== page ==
Transgender student-athletes 

In the most recent effort to target transgender people in Texas, Abbott signed House Bill 25, which requires K-12 transgender student-athletes to play on teams according to their biological sex. The bill will go into effect Jan. 18. 

The Shorthorn Editorial Board believes it is OK for Gov. Abbott and other politicians to strive to keep sports fair, but instead of passing laws based on research, they decided to act on their personal beliefs and emotions. Under the guise of “addressing past discrimination against girls,” these politicians have fed into discrimination towards transgender people.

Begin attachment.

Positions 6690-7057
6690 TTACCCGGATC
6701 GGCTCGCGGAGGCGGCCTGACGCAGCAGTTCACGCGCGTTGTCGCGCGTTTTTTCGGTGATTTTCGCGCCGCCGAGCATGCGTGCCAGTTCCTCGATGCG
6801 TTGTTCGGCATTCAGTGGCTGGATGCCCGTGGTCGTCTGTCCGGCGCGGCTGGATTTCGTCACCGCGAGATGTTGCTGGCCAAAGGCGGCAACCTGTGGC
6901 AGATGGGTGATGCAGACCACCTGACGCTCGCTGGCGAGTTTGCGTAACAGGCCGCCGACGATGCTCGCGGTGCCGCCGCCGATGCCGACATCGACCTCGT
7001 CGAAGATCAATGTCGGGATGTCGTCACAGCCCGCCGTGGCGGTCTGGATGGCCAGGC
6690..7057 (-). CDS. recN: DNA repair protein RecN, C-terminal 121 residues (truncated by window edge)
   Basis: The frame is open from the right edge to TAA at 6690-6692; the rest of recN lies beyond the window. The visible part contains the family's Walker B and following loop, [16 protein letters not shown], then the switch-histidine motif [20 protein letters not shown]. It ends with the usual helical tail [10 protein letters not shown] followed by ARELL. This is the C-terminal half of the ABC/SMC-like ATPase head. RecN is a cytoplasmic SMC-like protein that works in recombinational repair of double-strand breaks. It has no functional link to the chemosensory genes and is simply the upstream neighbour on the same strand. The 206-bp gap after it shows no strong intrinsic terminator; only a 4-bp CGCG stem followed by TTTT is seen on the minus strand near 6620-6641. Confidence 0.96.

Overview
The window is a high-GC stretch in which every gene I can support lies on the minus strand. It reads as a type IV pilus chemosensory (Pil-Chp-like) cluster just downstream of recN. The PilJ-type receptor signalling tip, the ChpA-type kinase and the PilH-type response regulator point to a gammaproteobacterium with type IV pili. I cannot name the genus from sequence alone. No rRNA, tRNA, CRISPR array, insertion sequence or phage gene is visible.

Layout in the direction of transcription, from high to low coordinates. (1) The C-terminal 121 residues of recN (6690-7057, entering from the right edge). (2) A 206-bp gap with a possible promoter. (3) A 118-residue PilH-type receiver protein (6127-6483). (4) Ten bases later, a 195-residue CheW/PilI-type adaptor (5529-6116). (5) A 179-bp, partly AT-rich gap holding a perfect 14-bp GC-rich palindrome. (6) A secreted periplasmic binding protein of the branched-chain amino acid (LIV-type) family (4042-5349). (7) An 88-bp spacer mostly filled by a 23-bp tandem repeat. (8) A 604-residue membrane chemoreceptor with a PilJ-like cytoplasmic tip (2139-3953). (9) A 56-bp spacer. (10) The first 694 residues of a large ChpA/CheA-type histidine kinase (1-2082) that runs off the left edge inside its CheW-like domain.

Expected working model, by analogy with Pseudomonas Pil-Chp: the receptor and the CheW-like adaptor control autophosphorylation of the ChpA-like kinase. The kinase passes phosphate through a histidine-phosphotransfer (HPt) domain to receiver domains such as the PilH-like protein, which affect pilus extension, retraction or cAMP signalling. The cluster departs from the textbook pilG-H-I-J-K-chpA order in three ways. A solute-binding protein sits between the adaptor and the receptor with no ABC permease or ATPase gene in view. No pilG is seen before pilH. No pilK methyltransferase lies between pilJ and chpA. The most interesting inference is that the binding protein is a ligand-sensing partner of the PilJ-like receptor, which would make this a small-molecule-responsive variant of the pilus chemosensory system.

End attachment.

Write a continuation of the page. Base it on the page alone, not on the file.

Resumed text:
People don’t transition to become athletes. They transition to be themselves, and they happen to love playing sports. For some, they are fortunate enough to excel at it. Transgender people deserve to be respected, live their lives to their fullest and stay true to themselves. 

As the topic is nuanced, both sides — transgender student-athletes and politicians — should keep an open mind and help researchers conduct more data, which then can solve the question on whether people can participate in sports that align with their sexual identity.

Gerrymandering 

The 2020 Census revealed that Texans of color accounted for 95% of the population growth in the state, and areas like House District 101 covering parts of Arlington and Grand Prairie reflect that new reality. Texas now holds 40 national electoral votes instead of the previous 38 due to this growth.